It seems from Thibado group’s work that adding the second diode is a simple solution to address the second point from Brillouin. In the single diode case, charge transport via tunneling and driven by thermal fluctuations would eventually deplete the battery in the above circuit.

The next step in the team’s work is to attempt to hold charge across a capacitor. This requires further miniaturization down to the wafer level, as well as possible integration into practical devices. However, the story of graphene electronics doesn’t end at energy harvesting; we can expect a range of other graphene-based products to come to market in the near future.

Getting Graphene to Market

Energy harvesting isn’t the only potential application of graphene electronics. Just last year, Samsung announced it “hopes” to release a smartphone powered by a new graphene battery technology in 2020, or possibly 2021. They claim their graphene battery will be able to charge in under 30 minutes. This technology, as well as others being touted for use in batteries, quantum gates, ultrafast transistors, and RF applications, will never be widely available until there is much greater manufacturing capacity.

If you’re like me, you’ve already put in your inquiry with NTS Innovations, which currently has an exclusive worldwide license to Thibado group’s new graphene energy harvesting technology. I’m very interested to see what type of evaluation module they’re willing to supply. If anything interesting comes of the inquiry, I’ll be sure to write an article on it.

Graphene electronics energy harvesting
NTS Innovations’ idealized graphene energy harvesting chip.

Once graphene electronics hit the market, you can look to Altium to help you stay on top of new trends and give you the design advice you need to start working with new components. Altium Designer® includes all the tools you need to work with advanced technologies like photonics, graphene, unique interconnects, and much more.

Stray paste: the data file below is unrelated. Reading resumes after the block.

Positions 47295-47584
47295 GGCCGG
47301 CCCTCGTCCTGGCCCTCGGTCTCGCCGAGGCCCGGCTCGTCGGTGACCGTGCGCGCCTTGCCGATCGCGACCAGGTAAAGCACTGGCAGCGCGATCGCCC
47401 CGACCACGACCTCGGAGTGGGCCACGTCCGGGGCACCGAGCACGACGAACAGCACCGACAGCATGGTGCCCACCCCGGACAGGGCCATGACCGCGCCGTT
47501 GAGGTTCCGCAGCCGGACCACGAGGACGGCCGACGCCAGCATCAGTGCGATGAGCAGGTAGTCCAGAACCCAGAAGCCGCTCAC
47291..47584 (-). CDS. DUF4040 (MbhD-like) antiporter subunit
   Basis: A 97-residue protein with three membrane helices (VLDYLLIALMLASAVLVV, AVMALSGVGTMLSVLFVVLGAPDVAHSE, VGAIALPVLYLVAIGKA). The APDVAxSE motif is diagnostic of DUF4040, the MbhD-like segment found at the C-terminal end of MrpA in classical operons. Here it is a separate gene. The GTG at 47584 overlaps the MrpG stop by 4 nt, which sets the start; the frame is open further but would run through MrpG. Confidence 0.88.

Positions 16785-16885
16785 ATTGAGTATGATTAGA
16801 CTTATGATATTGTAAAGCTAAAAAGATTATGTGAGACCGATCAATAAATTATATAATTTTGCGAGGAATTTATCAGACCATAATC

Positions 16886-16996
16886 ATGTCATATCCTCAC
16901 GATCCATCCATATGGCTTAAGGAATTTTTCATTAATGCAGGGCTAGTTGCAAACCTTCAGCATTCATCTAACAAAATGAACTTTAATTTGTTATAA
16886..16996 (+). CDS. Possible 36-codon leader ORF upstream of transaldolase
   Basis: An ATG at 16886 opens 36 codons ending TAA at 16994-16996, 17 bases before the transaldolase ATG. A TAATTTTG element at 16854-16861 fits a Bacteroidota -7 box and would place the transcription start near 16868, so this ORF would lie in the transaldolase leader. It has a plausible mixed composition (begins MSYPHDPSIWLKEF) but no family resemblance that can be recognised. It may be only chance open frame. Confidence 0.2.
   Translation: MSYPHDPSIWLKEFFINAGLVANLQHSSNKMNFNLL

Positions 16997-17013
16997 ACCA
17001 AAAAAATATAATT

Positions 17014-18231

Once you’ve created your new board, you can share your design data on the Altium 365™ platform, giving you an easy way to work with a remote team and manage your design data. We have only scratched the surface of what is possible to do with Altium Designer on Altium 365. You can check the product page for a more in-depth feature description or one of the On-Demand Webinars.

About Author

About Author

Zachariah Peterson has an extensive technical background in academia and industry. He currently provides research, design, and marketing services to electronics companies. Prior to working in the PCB industry, he taught at Portland State University. He conducted his Physics M.S. research on chemisorptive gas sensors and his Applied Physics Ph.D. research on random laser theory and stability. His background in scientific research spans topics in nanoparticle lasers, electronic and optoelectronic semiconductor devices, environmental sensing and monitoring systems, and financial analytics. His work has been published in over a dozen peer-reviewed journals and conference proceedings, and he has written hundreds of technical blogs on PCB design for a number of companies. Zachariah currently works with other companies in the electronics industry providing design, research, and marketing services. He is a member of IEEE Photonics Society, IEEE Electronics Packaging Society, and the American Physical Society, and he currently serves on the INCITS Quantum Computing Technical Advisory Committee.